All marketers want to strike an emotional chord with consumers, which is why so often we see ads with children and puppies, or commercials where the adult son returns home to surprise mom on her birthday. The general consensus is, though fleeting and situational, the emotions these communications elicit drive consumer behavior.
While every psychologist will agree that emotions play a huge role in consumer purchasing behavior, can we really assume that they’re fleeting? And is it enough for an ad to be generally emotional, or do specific emotions prompt different behaviors in different people?
To find out, Motista looked at consumer behavior over a two-year period. Specifically, we indexed the level of emotional connection to buying behavior of more than 100,000 U.S.-based consumers across more than 100 brands. We then compared the behavior — spend level, lifetime value, brand loyalty, and advocacy — of consumers who were emotionally connected to a brand or product category to people who were merely satisfied customers.
The data was enlightening for several reasons. First, we learned the emotions that affect consumer behavior are very consistent and predictive — i.e., they’re not likely to change over the course of a person’s lifetime, and when a precise emotion is activated in a person, a specific behavior is likely. In other words, behaviors may be impulse-based, but the motivations that drive those behaviors are predictable and consistent because they’re directly connected to a deep underlying emotion.
Second, customers who feel emotionally connected to a brand or category are more valuable than those who are simply satisfied. For instance, they spend up to 2x or more with their preferred retailers, and have, on average, 306 percent higher lifetime value. They’ll stay with a brand an average of 5.1 years (compared to 3.4 years of satisfied customers), and recommend brands at much higher rates (30.2 percent vs. 7.6 percent).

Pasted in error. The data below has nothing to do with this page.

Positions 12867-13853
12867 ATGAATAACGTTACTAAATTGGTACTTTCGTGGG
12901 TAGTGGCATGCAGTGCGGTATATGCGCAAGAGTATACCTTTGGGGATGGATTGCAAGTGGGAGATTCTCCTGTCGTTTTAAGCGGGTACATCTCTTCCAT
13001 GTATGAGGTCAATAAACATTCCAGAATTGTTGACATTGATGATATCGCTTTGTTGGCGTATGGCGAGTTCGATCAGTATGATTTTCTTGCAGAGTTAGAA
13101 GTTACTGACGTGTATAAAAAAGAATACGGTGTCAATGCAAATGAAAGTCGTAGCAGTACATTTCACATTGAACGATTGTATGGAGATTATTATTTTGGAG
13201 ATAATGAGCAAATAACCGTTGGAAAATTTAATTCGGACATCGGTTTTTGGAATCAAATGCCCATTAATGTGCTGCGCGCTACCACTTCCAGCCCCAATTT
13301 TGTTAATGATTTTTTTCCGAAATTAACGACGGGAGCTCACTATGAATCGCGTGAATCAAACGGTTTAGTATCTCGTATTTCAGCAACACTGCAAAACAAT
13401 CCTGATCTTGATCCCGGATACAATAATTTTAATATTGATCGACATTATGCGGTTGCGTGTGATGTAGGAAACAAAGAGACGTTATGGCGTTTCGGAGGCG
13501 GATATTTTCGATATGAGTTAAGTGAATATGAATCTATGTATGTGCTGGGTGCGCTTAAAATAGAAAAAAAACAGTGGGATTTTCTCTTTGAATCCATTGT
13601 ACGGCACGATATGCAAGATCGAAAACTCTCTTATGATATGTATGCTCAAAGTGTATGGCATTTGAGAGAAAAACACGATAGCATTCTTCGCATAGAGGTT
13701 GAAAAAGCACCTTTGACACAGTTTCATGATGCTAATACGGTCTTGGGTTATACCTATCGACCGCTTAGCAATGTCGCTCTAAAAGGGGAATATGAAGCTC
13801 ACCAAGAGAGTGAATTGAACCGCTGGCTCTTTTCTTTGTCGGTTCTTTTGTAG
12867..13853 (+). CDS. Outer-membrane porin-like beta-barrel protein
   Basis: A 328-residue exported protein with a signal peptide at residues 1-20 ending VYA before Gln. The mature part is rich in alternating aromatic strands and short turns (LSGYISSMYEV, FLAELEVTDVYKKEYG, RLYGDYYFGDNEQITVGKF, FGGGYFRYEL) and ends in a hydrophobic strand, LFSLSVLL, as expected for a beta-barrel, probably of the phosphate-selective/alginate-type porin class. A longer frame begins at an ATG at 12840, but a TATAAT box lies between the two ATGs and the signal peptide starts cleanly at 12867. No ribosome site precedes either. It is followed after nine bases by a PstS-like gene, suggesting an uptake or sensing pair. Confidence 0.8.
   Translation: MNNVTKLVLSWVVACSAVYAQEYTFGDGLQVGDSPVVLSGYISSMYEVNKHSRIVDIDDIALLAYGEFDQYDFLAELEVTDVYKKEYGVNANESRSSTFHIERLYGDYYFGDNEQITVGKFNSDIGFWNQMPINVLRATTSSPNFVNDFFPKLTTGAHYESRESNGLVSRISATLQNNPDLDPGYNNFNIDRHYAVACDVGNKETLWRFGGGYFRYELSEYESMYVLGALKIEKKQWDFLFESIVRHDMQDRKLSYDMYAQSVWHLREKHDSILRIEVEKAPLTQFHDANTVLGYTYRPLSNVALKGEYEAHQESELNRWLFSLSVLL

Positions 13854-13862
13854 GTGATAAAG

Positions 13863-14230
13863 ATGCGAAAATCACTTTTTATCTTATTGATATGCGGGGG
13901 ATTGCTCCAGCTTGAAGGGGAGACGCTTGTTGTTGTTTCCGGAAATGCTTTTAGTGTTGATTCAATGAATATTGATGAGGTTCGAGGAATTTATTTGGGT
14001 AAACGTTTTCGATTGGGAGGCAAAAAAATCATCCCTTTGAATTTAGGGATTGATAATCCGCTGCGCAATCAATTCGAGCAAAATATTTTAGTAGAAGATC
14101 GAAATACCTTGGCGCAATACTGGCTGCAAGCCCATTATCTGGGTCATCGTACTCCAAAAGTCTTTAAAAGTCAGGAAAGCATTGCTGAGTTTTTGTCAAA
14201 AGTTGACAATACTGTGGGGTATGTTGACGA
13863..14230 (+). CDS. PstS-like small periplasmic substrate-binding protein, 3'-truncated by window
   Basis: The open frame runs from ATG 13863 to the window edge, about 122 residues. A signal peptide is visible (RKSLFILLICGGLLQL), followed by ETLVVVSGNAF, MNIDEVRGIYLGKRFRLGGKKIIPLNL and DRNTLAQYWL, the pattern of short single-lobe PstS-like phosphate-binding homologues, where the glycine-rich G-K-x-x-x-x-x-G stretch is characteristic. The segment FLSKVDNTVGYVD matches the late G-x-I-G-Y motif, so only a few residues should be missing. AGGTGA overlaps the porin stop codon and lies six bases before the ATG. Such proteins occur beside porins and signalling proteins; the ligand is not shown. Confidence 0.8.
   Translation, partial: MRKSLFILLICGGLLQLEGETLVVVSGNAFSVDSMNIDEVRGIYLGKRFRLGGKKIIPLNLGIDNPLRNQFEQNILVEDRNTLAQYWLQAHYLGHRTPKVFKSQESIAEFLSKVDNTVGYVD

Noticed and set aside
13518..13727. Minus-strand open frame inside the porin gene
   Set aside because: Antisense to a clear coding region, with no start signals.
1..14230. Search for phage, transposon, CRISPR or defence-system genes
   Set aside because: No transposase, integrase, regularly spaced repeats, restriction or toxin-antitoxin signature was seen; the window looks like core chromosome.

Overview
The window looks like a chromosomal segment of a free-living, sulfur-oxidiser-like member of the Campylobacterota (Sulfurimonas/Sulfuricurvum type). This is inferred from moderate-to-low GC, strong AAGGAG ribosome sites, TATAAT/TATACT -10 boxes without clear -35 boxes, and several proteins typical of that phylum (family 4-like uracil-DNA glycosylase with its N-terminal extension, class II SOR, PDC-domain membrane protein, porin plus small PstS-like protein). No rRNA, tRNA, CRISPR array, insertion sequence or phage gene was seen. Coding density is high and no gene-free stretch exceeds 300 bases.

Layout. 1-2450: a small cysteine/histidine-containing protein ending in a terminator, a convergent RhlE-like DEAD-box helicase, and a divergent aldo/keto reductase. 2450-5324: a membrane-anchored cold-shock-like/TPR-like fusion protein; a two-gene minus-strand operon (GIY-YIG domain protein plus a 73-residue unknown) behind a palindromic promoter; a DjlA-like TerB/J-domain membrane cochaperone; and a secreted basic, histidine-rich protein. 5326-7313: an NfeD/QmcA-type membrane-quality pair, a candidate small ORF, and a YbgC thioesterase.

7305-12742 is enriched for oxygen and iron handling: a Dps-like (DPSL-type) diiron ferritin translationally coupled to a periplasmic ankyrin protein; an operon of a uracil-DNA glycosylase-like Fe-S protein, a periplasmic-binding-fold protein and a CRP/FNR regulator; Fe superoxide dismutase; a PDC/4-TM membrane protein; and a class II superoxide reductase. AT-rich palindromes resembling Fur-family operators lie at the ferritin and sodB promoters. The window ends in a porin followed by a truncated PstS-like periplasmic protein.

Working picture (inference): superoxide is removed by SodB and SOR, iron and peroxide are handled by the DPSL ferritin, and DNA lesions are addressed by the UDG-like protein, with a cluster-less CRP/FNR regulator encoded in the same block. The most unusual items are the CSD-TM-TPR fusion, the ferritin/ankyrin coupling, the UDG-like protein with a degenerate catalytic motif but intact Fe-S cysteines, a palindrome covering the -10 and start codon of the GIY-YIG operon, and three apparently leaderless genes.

Third, marketers and agencies approach the concept of emotions with broad brushstrokes when precision is required. As people, we feel a wide variety of emotions, all of which are tied to how our brains are wired. There's not just a single emotion that drives customer loyalty, prompts a consumer to purchase another product, or forward information about a brand to a friend. In fact, there's a whole taxonomy of emotions, and marketers can move the needle for their companies once they know which ones drive the exact behavior desired.
What are the implications of these insights to marketers? First, emotional connection is a strong motivator of behavior because consumers will connect their values, desires or aspirations to a brand or product category. These connections often reside in the unconscious and are not overtly acknowledged. And because they're predictive and consistent, leveraging them is the most effective long-term strategy for retailers.
For instance, just about every retailer has a loyalty program, and most offer an incentive (e.g., dollars off, percentages off, extra bonus points, etc.) to entice sign-ups. How many will never use the program or visit the retailer again once they’ve benefited from that one-time promotion?
Now contrast this with a loyalty program in which new members are recruited based on an underlying set of emotions rather than a one-time deal. Such consumers will have a lower acquisition cost and are likely to have a higher lifetime value for your brand.
The value of emotional connection isn’t theoretical; it’s quantifiable. The data clearly show that emotionally connected customers spend more, stay with brands longer, and recommend them at higher rates. And because these emotions are consistent and predictable, marketers can use them as a foundation to develop sustainable customer acquisition and retention strategies.
Michael Mathias is the president of Motista, a provider of predictive emotional connection intelligence solutions for acquisition and growth.
Related story: 3 Tactics for Understanding the Modern Consumer